Glacier National Park Information Home

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Going-to-the-Sun Road

Glacier National Park
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St. Mary's Area

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McDonald Area

Trail Map Here

North Fork Area

Southern Boundary

Two Medicine Area

Logan Pass Area

Many Glacier Area

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Trail of the Cedars
Avalanche Area

Cut Bank Area

Chief Mountain

Goat Haunt Area

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Wintering In
Glacier National Park

Glacier National Park
Camas Creek, Park Entrance,
Fire trail and Forest Loop Nature Trail
0.9 mile round trip

Camas Creek Entrance to Glacier National Park

Not only is Columbia Falls “The Gateway to Glacier National Park”, it is the pathway to a rustic and scenic alternative route to Glacier National Park at Camas Creek Park Entrance. County Road 486, also called the North Fork Road, follows along the North Fork of the Flathead River.

The North Fork of the Flathead river is the western boundary of the park and has been designated a Wild and Scenic River. It is about 20 miles north to Camas Creek entrance to Glacier. The last nine miles of the roadway are not paved.

There are many recreational sites along this rustic route, offering hiking, fishing, sightseeing, photography, canoeing/rafting and camping opportunities.

A paved road between the Camas Creek entrance and the Glacier Park entrance leads to the trailhead and parking area.
Winter at Camas Creek Entrance Map of the Camas Creek Entrance to Glacier National Park
We pick up a trail guide as we begin our walk and then follow the trail into the fire area. This walk shows us how a fire in the 1960’s started the beginning of another forest which provided food and shelter for the deer, bear and elk. The fireweed, which always grows after a fire, brings lots of color to the summer landscape and if looked at closely, the buds have delicate shades of pink and purple and are beautiful. The recovering forest area burned again in 2001 by the Moose Fire. This fire burned hotter than the 1960’s fire and destroyed some trees that survived the first fire. The new forest is mostly lodgepole pine. Lodgepole pine needs fire to release its seeds from the cones and grows quickly renewing the forest. Gradually, other trees also renew themselves and the area changes again. All the new growth provides food for the animals and we see and hear woodpeckers working the old burned trees searching for bugs and grubs.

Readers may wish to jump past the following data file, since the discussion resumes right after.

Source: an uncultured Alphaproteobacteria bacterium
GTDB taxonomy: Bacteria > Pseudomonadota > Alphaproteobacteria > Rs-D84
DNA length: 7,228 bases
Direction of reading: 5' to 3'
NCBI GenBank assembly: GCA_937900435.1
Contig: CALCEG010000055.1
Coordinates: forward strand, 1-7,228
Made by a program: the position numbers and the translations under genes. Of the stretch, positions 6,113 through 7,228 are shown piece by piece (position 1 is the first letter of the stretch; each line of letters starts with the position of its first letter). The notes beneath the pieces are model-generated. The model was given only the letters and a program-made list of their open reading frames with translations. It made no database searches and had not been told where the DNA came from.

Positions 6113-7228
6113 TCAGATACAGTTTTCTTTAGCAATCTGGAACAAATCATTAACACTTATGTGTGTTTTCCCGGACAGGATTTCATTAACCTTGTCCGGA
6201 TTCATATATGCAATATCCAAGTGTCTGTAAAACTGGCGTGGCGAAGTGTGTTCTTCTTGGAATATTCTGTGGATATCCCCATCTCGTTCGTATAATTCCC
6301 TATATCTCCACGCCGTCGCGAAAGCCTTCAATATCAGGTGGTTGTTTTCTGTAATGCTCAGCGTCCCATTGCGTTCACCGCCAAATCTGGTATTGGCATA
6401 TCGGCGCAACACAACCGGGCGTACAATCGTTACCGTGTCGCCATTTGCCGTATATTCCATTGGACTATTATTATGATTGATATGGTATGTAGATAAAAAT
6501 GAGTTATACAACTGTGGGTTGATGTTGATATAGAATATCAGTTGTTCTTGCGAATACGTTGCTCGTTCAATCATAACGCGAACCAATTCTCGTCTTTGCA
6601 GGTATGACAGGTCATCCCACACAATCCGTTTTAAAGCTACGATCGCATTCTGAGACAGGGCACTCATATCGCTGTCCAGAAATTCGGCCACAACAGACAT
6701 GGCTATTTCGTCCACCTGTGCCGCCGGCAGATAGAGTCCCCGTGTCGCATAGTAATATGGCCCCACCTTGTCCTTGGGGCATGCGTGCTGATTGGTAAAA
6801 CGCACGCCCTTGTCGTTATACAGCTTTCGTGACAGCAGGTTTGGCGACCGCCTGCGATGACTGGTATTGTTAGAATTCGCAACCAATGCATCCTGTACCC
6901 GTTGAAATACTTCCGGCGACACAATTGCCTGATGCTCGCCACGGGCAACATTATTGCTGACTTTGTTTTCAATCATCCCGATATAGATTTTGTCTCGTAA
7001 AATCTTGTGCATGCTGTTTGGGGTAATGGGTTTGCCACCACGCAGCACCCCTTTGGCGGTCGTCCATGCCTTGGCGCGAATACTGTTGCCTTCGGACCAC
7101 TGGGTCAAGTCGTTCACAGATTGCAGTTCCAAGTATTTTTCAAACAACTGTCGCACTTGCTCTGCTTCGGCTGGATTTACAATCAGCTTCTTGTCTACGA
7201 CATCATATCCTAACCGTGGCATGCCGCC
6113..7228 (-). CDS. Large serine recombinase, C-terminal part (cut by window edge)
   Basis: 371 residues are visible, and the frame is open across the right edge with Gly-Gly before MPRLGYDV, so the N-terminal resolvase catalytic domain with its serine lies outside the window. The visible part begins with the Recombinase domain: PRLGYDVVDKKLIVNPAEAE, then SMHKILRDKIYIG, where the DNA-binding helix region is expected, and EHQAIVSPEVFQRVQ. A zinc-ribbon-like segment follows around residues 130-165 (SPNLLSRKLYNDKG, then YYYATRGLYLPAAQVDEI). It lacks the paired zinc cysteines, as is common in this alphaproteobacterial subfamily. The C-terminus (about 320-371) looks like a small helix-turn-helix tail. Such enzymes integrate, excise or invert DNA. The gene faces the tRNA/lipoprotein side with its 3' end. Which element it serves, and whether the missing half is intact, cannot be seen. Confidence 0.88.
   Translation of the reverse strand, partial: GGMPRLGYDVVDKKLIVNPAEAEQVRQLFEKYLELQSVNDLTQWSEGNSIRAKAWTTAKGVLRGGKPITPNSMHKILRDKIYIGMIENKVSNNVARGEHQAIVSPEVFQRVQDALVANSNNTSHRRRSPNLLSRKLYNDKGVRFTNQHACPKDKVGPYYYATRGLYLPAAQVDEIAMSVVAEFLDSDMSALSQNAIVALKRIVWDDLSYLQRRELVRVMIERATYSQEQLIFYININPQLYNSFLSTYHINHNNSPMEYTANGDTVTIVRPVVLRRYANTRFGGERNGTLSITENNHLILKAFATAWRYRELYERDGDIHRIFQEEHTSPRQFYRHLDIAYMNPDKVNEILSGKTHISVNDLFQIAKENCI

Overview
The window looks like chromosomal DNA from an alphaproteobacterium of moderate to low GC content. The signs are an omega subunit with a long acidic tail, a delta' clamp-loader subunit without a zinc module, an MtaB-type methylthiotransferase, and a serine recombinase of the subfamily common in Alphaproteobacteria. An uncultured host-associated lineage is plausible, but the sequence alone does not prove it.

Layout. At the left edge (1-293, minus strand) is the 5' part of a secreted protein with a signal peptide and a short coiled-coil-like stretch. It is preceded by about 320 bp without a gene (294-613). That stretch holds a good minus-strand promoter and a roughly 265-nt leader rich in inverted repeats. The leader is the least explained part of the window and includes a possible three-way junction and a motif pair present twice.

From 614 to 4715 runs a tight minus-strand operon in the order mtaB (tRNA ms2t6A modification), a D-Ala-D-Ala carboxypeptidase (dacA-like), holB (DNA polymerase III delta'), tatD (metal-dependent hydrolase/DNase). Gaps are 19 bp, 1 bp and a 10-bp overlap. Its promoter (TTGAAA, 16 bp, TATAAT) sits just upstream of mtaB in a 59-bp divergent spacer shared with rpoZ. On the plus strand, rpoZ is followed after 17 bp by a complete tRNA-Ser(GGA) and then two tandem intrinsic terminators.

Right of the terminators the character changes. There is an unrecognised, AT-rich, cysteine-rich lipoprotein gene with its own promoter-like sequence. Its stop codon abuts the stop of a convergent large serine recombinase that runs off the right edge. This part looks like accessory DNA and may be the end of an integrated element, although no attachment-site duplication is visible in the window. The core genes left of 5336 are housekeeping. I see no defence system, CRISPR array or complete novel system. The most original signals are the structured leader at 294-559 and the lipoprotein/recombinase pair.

Wild strawberry vines grow in some areas but we didn’t find any of the small-sweet berries. Some wildflowers are in bloom along the trail. A nice-easy walk to enjoy at a leisurely pace, interesting and educational.

The winter has been light on the north fork this year. Waiting for the winter snows to replenish the water supply, the land lays dormant. Silent splender surrounds us as we hike on to explore the winter wonderland of Glacier at it's best. The quiet seems to bring anticipation of what awaits us around the next corner. The sun stayed with us, moving in and out of the clouds, the icicles hang from the frozen rocks along the creek bed.

Camas Creek at the Entrance to Glacier National Park

Glacier National Park is located in the northwest corner of Montana, just north of Columbia Falls. The park encompasses more than one million acres and is home to grizzly bear, moose, elk, along with 63 varieties of wild mammals. While most of the roads in Glacier National Park are closed off during the winter, this provides miles and miles of tracks for snowshoeing and cross country skiing. Visitors are seldom around in the dead of winter, so the muffled hush of the snow covered woods is especially enticing and serene.

A ski or snowshoe trip along the Going-to-the-Sun Road, which is one of the most scenic roads in North America, is a great option, according to park rangers. The road is closed to cars from September or October until snowmelt, usually in June. Several short hiking trails branch off from the road, which would be excellent for snowshoeing or skiing in the winter season.

 Once you have your gear, head up to Glacier National Park for an exciting adventure. Guided snowshoe trips are available, led by a park naturalist, and are highly recommended. If you are looking for an informative tour, snowshoeing is an easy way to explore the winter wonderland of this unique park. Snowshoeing will provide even the novice an effortless activity so your senses are more in tune with your environment and your guide's knowledge on the history, wildlife, geology, and biology of this precious ecosystem.

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